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Voters to Decide Whether Animals Need More Space

Jill Benson, vice president of JS West, surveys one of the company's egg-processing plants at the Dwight Bell Farm in Atwater, Calif.
Jill Benson, vice president of JS West, surveys one of the company's egg-processing plants at the Dwight Bell Farm in Atwater, Calif. (By Marcio Jose Sanchez -- Associated Press)

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By Ashley Surdin
Washington Post Staff Writer
Sunday, October 26, 2008

LOS ANGELES -- In a clash between a major state industry and the growing humane farming movement, California voters will decide next month whether the state's farms must afford more living space to veal calves, egg-laying hens and pregnant sows.

Under ballot measure Proposition 2, farmers would be prohibited from confining these animals in a way that does not let them turn around freely, lie down, stand up or fully extend their limbs. Cages and crates now commonly used to house them would be banned.

Proponents say the regulations would improve food safety, protect the environment and end what they call the cruel and inhumane treatment animals suffer when confined in areas barely larger than their bodies. But opponents say the measure would cost California -- the nation's fifth-largest egg producer -- thousands of jobs, sharply increase production costs and ultimately destroy competition with out-of-state producers.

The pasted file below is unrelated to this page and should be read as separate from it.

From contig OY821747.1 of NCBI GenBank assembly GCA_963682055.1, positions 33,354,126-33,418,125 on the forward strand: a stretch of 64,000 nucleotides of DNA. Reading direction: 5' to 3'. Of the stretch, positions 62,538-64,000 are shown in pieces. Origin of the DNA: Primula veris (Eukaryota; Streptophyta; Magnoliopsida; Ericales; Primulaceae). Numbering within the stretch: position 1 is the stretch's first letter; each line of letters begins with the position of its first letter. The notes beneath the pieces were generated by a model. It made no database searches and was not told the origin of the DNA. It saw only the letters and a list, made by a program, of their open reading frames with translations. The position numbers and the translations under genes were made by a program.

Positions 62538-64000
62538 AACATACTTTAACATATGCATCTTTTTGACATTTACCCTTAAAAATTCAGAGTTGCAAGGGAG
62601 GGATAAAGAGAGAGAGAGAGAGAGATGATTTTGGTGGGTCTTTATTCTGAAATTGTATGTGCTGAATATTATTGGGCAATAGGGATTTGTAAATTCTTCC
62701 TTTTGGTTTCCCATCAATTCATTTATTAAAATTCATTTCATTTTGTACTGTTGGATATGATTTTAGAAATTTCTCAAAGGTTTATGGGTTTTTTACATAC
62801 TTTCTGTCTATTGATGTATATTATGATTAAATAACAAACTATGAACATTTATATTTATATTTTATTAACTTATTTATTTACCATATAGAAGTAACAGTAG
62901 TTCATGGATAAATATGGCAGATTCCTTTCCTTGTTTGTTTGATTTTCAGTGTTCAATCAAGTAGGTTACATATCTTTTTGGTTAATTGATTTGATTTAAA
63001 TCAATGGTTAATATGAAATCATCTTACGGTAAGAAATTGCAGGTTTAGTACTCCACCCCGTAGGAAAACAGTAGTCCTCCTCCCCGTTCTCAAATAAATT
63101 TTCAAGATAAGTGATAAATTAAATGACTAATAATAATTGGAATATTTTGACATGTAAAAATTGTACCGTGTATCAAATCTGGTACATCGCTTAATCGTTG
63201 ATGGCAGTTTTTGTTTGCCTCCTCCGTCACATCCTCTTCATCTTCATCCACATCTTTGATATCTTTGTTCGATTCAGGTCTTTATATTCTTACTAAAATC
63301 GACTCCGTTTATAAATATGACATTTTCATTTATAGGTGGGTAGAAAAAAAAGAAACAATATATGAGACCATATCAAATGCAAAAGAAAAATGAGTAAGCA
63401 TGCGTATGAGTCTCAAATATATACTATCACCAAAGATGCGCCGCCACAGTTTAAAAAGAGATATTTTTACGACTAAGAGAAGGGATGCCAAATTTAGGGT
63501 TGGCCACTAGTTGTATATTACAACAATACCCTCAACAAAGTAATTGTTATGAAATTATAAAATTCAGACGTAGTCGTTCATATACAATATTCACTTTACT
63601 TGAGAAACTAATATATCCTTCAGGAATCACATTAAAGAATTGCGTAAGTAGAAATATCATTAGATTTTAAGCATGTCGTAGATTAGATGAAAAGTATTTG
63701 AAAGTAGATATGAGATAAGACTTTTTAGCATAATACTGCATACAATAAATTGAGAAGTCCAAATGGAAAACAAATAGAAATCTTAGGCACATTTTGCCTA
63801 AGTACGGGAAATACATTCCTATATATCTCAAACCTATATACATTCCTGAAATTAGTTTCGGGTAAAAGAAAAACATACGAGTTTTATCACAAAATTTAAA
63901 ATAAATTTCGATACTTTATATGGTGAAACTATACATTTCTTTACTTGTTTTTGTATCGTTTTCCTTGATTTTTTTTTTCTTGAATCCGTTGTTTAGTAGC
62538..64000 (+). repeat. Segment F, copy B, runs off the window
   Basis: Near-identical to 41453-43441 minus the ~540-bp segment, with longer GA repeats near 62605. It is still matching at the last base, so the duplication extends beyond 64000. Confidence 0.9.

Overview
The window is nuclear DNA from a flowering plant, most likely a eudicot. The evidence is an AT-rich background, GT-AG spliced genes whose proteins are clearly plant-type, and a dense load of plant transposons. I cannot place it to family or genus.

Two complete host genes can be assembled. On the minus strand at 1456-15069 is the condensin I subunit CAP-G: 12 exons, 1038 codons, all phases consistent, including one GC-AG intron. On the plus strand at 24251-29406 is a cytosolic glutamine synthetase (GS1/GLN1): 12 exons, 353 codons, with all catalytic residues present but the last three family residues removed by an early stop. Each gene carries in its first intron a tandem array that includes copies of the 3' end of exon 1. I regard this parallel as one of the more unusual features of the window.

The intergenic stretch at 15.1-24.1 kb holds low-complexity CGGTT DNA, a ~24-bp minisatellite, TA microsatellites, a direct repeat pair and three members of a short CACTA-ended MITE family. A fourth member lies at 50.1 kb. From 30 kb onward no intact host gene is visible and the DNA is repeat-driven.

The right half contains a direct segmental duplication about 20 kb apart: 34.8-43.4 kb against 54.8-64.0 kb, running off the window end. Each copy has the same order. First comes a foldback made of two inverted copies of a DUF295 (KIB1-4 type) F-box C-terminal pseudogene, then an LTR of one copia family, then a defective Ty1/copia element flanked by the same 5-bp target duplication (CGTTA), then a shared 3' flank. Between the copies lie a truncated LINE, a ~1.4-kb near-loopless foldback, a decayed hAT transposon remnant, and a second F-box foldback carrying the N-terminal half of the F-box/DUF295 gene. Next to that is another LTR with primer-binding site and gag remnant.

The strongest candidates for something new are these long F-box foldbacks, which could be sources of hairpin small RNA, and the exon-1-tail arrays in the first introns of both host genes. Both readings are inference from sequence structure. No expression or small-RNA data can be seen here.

Both sides agree: If approved, California's measure would set a national precedent. Veal and sow gestation crates have been banned in other states, but California would be the first state to prohibit the small cages used in egg production.

"We believe that this is the inevitable drift of society as people recognize that all animals, including animals raised for food, deserve humane treatment," said Wayne Pacelle, president and chief executive of the Humane Society of the United States, which authored the bill. "This is the way the market is moving."

Kelli Ludlum, spokeswoman for the American Farm Bureau Federation, a national organization that represents 6 million farmers and ranchers nationwide, said the measure sets a negative precedent for farmers everywhere. "Just because an animal is confined doesn't mean that its welfare is compromised or that it's not comfortable," she said. In most cases, the confinement is for the animal's own safety, she said.

"There are few things more aggressive than a pregnant sow," Ludlum said.

Money has flooded both sides of the campaign, making it one of most expensive animal rights contests ever. The Californians for Safe Food campaign, which opposes Proposition 2, has raised about $7.7 million, said Mitch Head, senior campaign adviser. Pacelle said his campaign has raised about $8.5 million.

The proposition's backers include the United Farm Workers and the California Democratic Party, while opponents include the United Egg Producers Association and the American College of Poultry Veterinarians. The issue has divided small-animal and large-animal agricultural vets, with some separating from the 6,000-member California Veterinary Medical Association over its support of the measure.

A handful of states have passed similar measures. Florida and Oregon have banned gestation crates for breeding pigs. Arizona and Colorado have banned crates for those animals and veal calves. Companies also have joined the growing farm movement: Ben & Jerry's, Whole Foods and Wolfgang Puck are among those using or phasing in the use of cage-free eggs.